This may not be the next Monty Hall problem, but it is an interesting one. Mohan Srivastava, a geological statistician, cracked the Toronto Scratch-and-Win lotto. The article describes how to choose winning tickets but is vague on the algorithm that generated the cards. I’m going to take a crack at it and post my solution another time. (Poisson process?)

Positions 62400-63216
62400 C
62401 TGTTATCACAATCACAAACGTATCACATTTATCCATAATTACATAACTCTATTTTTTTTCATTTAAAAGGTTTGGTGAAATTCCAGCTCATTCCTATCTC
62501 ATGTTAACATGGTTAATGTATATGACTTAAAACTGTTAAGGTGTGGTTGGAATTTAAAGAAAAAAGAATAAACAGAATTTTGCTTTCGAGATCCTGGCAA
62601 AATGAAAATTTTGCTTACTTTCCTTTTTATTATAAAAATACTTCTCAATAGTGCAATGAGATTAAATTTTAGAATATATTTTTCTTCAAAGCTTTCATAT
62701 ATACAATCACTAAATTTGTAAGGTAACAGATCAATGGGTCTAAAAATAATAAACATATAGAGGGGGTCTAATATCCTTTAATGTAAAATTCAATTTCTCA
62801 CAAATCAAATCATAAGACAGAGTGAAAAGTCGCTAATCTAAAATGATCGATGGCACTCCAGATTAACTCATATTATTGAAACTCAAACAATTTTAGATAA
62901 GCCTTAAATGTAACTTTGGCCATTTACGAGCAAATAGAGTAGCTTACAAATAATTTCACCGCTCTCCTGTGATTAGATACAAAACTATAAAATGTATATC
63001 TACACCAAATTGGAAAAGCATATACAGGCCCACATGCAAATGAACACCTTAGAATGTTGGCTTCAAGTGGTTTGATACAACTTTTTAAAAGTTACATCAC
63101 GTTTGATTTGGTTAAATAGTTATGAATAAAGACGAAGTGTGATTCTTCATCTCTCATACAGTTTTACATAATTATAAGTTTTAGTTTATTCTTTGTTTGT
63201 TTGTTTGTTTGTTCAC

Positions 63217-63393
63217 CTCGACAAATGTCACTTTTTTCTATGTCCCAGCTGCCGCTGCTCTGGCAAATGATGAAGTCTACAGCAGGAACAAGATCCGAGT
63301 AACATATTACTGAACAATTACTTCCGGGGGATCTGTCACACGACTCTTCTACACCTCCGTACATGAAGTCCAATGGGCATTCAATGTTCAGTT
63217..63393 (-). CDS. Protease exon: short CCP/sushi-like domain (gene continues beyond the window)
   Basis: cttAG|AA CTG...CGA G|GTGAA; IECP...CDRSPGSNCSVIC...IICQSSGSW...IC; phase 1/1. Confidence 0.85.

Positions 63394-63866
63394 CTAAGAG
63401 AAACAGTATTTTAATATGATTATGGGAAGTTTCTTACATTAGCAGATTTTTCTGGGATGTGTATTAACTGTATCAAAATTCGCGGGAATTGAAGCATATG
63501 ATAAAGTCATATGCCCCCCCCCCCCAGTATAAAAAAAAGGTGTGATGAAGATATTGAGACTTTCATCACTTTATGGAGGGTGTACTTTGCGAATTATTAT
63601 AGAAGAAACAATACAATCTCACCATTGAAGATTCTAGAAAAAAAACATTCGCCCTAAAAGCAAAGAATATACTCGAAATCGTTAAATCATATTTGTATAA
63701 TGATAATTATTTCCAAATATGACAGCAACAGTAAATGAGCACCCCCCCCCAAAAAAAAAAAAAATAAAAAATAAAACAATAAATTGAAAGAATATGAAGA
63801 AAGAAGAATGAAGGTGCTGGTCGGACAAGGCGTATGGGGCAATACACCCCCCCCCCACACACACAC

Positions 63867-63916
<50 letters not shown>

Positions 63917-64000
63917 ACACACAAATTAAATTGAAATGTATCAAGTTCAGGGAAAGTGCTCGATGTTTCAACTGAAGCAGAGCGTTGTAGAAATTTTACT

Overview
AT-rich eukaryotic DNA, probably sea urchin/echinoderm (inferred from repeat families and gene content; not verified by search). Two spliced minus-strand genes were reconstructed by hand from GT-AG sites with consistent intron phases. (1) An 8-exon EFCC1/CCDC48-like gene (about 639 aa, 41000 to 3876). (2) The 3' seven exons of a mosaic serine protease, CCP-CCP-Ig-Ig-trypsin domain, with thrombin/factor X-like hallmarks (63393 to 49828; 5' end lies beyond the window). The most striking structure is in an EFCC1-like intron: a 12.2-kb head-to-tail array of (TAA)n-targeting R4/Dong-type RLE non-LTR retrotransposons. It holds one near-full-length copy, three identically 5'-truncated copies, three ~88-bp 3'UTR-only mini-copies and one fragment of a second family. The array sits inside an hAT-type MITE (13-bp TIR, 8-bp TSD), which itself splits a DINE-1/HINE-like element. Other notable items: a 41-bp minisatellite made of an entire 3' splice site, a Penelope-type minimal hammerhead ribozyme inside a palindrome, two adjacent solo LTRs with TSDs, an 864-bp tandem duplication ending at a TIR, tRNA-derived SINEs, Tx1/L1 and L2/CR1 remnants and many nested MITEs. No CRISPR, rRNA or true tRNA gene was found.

But what I really liked about the article was Srivastava’s approach to solving the problem. He looked for the underlying mechanism that generated the data. While a good understanding of subject matter can help a statistician know how to frame research questions, sometimes context can cloud the solution. If you can see past the subject matter you might just find that the solution for telling which mine shafts are most likely to have gold is the same as identifying winning lottery tickets.